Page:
[*”Argument from ignorance” is a logical fallacy in which you try to defend an idea by claiming it must be true because it hasn’t been proven false, or vice versa — in this case saying that macroevolution must be false because it has not been proven true in absolutely every respect. It is trying to use a lack of evidence as evidence of something.

In an acrimonious stretch that followed, I’m ashamed to say I lost my temper and said that I regretted ever defending the questioner’s reasonableness and intelligence, and much later the questioner graciously accepted my apology. I often find myself needing to apologize after these heated debates, and that’s a serious problem. If our positions had been reversed in terms of our upbringing and social circles, we might have been on opposite sides here. We humans are not reasonable or objective animals; we use reason as a tool to get what we want. We evolved that way.]


3 Responses to Arguing Evolution on Facebook

  1. Casey Beaudoin says:

    As an atheist, humanist, and a firm believer in the science of evolution, I can still say that the fallacy of creation is much better for most humans. Let me try and explain why. For those that enjoy the freedom to contemplate science, philosophy, and religion, the energetic discourse is often stimulating. We can debate the issues, have a steak and a beer, and at the end of the day retire to comfort of a soft bed. However, perspective can change one’s thought process. I lived in the small West African village of Gbawe for many years. During that time, I was witness to crushing poverty, suffering, and death on an almost daily basis. What was the only thing that gave the untold masses hope? That would be faith. Faith that their shitty lives of suffering and despair were only the precursor to an eternity of joy. I came to understand that being right is not always the best option moving forward. In a free country, I have the right to pursue science and understanding. That is great in a community of like-minded individuals. Still, if I could place a cardinal sin on the ethics of Humanism, it would be something akin to the Prime Directive found in the fictional world of Star Trek. It “Prohibits Starfleet personnel from interfering with the internal development of alien civilizations. This conceptual law applies particularly to civilizations which are below a certain threshold of development, preventing starship crews from using their superior technology to impose their own values or ideals on them.” I understand “truth”. I understand the laws of evolution. I also understand that tinkering with someone’s faith to “justify” that truth is mean-spirited and can have devastating consequences for those whose faith is the only tangible foundation for which life has meaning.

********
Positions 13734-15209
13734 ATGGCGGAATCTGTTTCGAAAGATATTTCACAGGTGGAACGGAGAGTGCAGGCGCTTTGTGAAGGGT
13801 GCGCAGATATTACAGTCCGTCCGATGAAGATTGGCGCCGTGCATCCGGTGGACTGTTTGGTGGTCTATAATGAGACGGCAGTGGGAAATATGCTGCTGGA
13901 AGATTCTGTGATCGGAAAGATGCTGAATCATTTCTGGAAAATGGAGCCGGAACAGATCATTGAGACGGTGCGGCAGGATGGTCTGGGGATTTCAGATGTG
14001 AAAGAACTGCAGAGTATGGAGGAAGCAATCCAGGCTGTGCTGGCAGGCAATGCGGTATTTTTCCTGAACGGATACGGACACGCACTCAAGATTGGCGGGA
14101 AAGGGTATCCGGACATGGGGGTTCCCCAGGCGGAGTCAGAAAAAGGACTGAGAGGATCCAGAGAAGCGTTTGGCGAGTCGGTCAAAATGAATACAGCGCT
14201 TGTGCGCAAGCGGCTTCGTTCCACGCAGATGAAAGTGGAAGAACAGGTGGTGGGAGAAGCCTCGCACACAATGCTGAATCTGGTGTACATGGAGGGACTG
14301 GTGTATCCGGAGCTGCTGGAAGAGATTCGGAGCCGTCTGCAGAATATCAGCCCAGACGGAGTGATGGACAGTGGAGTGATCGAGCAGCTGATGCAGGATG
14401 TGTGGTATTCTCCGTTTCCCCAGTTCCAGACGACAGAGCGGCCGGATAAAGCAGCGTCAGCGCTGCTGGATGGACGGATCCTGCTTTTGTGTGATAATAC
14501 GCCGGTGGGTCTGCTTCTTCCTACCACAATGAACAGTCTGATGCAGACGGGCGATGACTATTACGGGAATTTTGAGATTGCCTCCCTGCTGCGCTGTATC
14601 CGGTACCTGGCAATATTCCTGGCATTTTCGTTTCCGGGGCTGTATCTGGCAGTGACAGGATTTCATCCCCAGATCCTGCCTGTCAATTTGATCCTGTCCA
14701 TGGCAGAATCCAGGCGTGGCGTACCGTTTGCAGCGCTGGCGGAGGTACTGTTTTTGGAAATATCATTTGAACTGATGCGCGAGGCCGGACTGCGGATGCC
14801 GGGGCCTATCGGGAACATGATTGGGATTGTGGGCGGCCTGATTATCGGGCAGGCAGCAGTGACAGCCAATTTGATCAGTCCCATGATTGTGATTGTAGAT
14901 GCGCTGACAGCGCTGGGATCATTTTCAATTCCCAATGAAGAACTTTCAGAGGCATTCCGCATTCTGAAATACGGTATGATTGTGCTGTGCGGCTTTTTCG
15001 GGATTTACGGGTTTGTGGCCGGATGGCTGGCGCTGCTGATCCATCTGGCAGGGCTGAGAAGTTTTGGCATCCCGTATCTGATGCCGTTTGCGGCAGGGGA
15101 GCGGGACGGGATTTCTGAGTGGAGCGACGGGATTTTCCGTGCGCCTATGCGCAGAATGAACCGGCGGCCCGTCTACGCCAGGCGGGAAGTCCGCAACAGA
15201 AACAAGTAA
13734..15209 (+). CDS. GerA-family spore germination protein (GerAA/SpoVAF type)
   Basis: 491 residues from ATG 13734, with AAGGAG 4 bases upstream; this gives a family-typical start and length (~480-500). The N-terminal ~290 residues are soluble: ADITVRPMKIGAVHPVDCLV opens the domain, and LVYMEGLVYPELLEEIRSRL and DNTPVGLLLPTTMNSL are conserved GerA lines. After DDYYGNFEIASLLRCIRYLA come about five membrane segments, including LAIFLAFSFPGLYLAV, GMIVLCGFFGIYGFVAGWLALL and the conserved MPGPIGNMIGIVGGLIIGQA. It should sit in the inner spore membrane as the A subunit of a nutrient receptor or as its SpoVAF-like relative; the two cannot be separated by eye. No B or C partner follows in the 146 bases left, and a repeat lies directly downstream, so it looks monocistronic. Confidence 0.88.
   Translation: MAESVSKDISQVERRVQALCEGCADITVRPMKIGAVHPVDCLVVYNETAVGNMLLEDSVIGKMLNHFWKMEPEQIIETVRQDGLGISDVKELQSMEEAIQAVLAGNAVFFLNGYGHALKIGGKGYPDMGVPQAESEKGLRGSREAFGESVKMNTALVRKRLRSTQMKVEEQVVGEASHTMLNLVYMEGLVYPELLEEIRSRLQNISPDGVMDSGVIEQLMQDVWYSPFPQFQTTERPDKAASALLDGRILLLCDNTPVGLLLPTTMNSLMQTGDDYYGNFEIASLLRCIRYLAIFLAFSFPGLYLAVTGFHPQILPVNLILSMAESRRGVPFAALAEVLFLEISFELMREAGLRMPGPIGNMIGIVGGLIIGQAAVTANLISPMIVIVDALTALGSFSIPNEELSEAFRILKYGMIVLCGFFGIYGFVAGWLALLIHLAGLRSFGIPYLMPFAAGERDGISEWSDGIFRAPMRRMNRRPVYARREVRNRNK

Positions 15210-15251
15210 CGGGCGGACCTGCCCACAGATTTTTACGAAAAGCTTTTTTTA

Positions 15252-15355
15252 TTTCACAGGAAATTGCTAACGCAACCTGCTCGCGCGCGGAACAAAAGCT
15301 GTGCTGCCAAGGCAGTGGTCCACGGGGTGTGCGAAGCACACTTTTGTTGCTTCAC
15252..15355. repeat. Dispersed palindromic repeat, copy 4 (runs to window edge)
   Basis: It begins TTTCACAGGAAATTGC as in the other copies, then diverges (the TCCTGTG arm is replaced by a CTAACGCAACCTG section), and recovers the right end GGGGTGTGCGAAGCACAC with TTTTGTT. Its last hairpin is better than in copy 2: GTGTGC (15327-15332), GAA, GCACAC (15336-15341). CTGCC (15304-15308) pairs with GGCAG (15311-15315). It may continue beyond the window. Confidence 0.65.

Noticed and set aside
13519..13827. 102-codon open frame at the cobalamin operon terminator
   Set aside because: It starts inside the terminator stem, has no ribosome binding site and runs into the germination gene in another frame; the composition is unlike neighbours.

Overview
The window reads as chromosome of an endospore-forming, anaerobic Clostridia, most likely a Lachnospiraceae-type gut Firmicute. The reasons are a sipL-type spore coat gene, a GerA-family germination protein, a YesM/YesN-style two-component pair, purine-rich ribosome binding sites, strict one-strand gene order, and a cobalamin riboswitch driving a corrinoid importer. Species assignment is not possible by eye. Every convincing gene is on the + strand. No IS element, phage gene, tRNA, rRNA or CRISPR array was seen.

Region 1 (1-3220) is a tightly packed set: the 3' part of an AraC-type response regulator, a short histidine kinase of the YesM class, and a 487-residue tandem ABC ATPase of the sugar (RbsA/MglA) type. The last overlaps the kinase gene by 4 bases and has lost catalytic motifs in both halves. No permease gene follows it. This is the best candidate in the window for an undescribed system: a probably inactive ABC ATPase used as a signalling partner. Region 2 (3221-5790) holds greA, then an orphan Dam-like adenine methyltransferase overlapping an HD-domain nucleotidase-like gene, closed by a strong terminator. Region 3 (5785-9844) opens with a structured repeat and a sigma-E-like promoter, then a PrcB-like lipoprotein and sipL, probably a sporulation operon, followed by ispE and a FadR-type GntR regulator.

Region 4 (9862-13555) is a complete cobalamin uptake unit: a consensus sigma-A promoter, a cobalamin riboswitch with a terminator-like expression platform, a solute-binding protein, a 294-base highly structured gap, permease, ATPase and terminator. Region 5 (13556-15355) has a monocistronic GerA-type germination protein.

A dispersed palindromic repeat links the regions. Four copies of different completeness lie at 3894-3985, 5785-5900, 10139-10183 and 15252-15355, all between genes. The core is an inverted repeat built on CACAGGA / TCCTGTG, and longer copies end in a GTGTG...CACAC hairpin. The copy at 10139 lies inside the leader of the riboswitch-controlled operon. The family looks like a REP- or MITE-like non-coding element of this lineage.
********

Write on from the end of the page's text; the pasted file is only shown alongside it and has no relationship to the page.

2. You argue well and compassionately, Casey, and you know I have great respect for you. The point of this exercise wasn’t to attack anyone’s belief. I do not identify myself as an atheist. That assumes a weak definition of God I’m not prepared to accept. As far as I’m concerned, God is not at stake here, and the Catholic Church itself has taken my position.

    This debate is really not evolution vs. creationism. It’s science vs. religious literalism. You can be a creationist, strictly speaking, and accept the logic of evolution. Who can argue the mechanism by which God does His creating? I have no idea what creationists have in mind when they argue that God created this or that and that evolution is a challenge to their views, unless they want to defend a very primitive mindset.

    So why not have tolerance for a religious-literalist mindset? Maybe this is the point on which we both differ. I think it’s very important not to indulge religious-literalist nonsense in a science classroom, especially in a first-world country. And that’s what started this whole thing.

  3. Casey Beaudoin says:

    I like what you say about a “weak definition of God”. I have always thought it more logical to accept a never-beginning, never-ending universe (multi-verse) vs. an all-powerful singular creator for which Earthlings were created “in his image”. Logic is the engine of science. I could never sit in a classroom where a geocentric, Biblical approach to science was being presented. It is important to vehemently defend science among our peers because the driver of social change always comes from the grass-roots. It is important to remember that social change does not always mean progressive change. For school boards across the country, there is a constant battle between religious literalism and science.